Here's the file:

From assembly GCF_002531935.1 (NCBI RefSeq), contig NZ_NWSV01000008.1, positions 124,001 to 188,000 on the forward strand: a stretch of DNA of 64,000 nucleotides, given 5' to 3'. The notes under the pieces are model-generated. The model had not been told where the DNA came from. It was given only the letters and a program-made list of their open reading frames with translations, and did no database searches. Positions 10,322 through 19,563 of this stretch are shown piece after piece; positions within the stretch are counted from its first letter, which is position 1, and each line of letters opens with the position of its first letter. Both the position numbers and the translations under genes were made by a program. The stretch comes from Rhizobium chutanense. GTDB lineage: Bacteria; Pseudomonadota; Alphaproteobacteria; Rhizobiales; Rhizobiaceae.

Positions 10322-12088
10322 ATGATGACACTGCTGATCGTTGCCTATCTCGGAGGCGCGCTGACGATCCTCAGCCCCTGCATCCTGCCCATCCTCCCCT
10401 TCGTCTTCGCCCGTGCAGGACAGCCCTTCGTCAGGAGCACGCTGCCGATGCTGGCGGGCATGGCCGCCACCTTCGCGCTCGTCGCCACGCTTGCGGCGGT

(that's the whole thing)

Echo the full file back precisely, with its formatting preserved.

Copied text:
From assembly GCF_002531935.1 (NCBI RefSeq), contig NZ_NWSV01000008.1, positions 124,001 to 188,000 on the forward strand: a stretch of DNA of 64,000 nucleotides, given 5' to 3'. The notes under the pieces are model-generated. The model had not been told where the DNA came from. It was given only the letters and a program-made list of their open reading frames with translations, and did no database searches. Positions 10,322 through 19,563 of this stretch are shown piece after piece; positions within the stretch are counted from its first letter, which is position 1, and each line of letters opens with the position of its first letter. Both the position numbers and the translations under genes were made by a program. The stretch comes from Rhizobium chutanense. GTDB lineage: Bacteria; Pseudomonadota; Alphaproteobacteria; Rhizobiales; Rhizobiaceae.

Positions 10322-12088
10322 ATGATGACACTGCTGATCGTTGCCTATCTCGGAGGCGCGCTGACGATCCTCAGCCCCTGCATCCTGCCCATCCTCCCCT
10401 TCGTCTTCGCCCGTGCAGGACAGCCCTTCGTCAGGAGCACGCTGCCGATGCTGGCGGGCATGGCCGCCACCTTCGCGCTCGTCGCCACGCTTGCGGCGGT